A movie still of Alien waving his pistols is the author photo on the dust jacket for Strongest of the Litter, Franco's chapbook of poems. "Alien and that film are having their cake and eating it," he explains. "Engaging with pop culture, but also going deeper. Alien is what happens if we get all our wishes: unrestrained consumerism, ego, id, sex . . ."

"Most people can't get past that gag reflex at the back of the throat," I say.

"Guess I'm a natural," he says with a laugh. "It was my first time."

"So that wasn't you in Broken Tower?"

"Oh shit, you're right!" Franco's eyes light up. "It wasn't my first time."

"You're known for going the extra mile, but that was, what, a good eight inches?"

He gives me a get-real look. "That was a dildo." Then he turns that look back on himself, and I see the real James Franco: "If I'd had the guts, it woulda been real."

• • •

"Life for James is either an act of creation or he's sleeping," says Raimi, Oz's director, who's directed Franco on and off since Spider-Man in 2002. "It's not a façade. It's more like, without those things, he simply wouldn't know how to live."

I take his point as my in-box starts filling up after Franco and I part at the Chateau: PDFs of his writing, with hard copies of films and books later arriving by mail. It's a huge body of work, running the gamut from brilliant to unbearable, at times in the same piece. Franco, who remained in acting school long after he'd become a Hollywood star, is a student, and much of what he sends is not only student work but clearly intended as such: He takes critical theory and conceptual art seriously, and both can lead to some very dull art. What keeps you watching is this strangely constant vibrancy, which comes through in radically different pieces and media, regardless of the collaborator.

Among Franco's stronger poems are sonnets about films and actors he loves. In an e-mail, I propose we collaborate on a sonnet about three loves we share: A Place in the Sun and its stars, Montgomery Clift and Elizabeth Taylor. Franco comes back with Let's do a six-sonnet series, 3 + 3. After I spend a day on an Elizabethan sonnet, six of his are in my e-mail the next morning, some quite confessional, mentioning the current bed partner he was rewatching the film with in his room at the Chateau.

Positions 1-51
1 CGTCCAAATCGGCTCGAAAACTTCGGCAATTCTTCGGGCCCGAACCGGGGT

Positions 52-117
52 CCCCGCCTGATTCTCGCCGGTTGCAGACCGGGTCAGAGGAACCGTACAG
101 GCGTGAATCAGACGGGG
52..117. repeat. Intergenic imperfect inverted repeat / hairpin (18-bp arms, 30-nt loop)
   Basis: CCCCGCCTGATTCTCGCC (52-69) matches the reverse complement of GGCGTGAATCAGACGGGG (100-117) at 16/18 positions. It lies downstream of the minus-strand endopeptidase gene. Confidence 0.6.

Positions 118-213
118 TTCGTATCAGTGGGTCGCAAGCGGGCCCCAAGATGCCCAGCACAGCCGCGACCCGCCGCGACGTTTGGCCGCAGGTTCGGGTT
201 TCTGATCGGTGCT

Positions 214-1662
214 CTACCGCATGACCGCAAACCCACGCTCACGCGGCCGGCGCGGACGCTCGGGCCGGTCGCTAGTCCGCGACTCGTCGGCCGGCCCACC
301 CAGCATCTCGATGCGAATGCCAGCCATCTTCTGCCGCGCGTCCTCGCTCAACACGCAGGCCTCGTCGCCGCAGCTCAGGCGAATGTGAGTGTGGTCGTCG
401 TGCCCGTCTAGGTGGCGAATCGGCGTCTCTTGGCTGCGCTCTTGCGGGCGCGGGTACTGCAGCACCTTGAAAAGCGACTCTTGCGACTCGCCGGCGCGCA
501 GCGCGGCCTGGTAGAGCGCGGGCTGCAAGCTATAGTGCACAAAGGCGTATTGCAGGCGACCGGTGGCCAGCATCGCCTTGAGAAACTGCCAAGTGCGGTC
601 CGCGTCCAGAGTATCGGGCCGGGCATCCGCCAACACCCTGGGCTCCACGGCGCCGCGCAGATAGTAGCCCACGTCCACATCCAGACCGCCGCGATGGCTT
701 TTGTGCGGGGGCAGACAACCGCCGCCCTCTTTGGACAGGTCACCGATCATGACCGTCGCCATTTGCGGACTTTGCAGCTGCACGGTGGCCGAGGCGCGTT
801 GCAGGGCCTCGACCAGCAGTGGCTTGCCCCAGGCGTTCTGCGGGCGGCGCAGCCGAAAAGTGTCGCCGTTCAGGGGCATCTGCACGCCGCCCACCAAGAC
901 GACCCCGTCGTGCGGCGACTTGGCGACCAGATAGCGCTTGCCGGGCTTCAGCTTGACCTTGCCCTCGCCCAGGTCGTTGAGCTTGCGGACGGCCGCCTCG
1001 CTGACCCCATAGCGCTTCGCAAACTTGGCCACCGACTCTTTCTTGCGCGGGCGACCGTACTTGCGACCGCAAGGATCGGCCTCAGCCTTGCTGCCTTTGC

A lightbulb goes off, and it hits me: Franco is a confessional poet. I rephrase some personal queries as opening quatrains of Petrarchan sonnets, a form that's distinctly "call-and-response." His responses are almost immediate:

From scripts and managers and packed soundstages
To empty canvases and blank pages.
These M.F.A.'s, James Franco, Yale, RISD:
In part to make those solitary arts less lonely?
You're right, I fight loneliness. I want an art posse.
I made friends at art school but also enemies
Mostly at Columbia where the students are brats
And they pay so much money they want results

Instantly, so how can you blame them for hating
A Hollywood boy who gets his book published
Right out the gate, and gets to do movies, and date
Whomever he damn well pleases, like a one ton Pink
Elephant in the room, whom everyone wants to shoot
But no one does, because they're all begging for peanuts.

"I know James very well in a professional sense," says Raimi, who spent a decade working with Franco before he finally got a personal sense of the actor behind the curtain while filming Oz in Detroit. "There's a scene where James opens a door, and he's supposed to be angry. I told James he didn't seem that angry, and he said, 'Oh, I'm plenty angry. I just don't want to show it.' It's like he has this secret, and it's mysterious, but you don't want to know it, because it's so alluring as a secret. That's part of his charisma, and maybe what he's playing with in all this other stuff."

So many masks are worn in Franco's works:
Do you worry that your own good looks
Will ghettoize your films, exhibits, books:
Make you a McClure till proven Ginsberg?
I was just in City Lights and noticed how handsome
McClure was in those old photos of the last Beat
Gathering in 1965. But I don't think of my own looks
In that way. I'm no longer trying to escape. I am me.

I accept what I am, on the inside and out. I love me.
But I also know that me is something other than me;
A figure that is created by forces outside me. That me
Is a me I can fuck with, and in that way I'm new, I step
Aside and rearrange the parts of the old me, the Spiderman-
Ginsberg-Pineapple-Freak into something else: the Fairy King.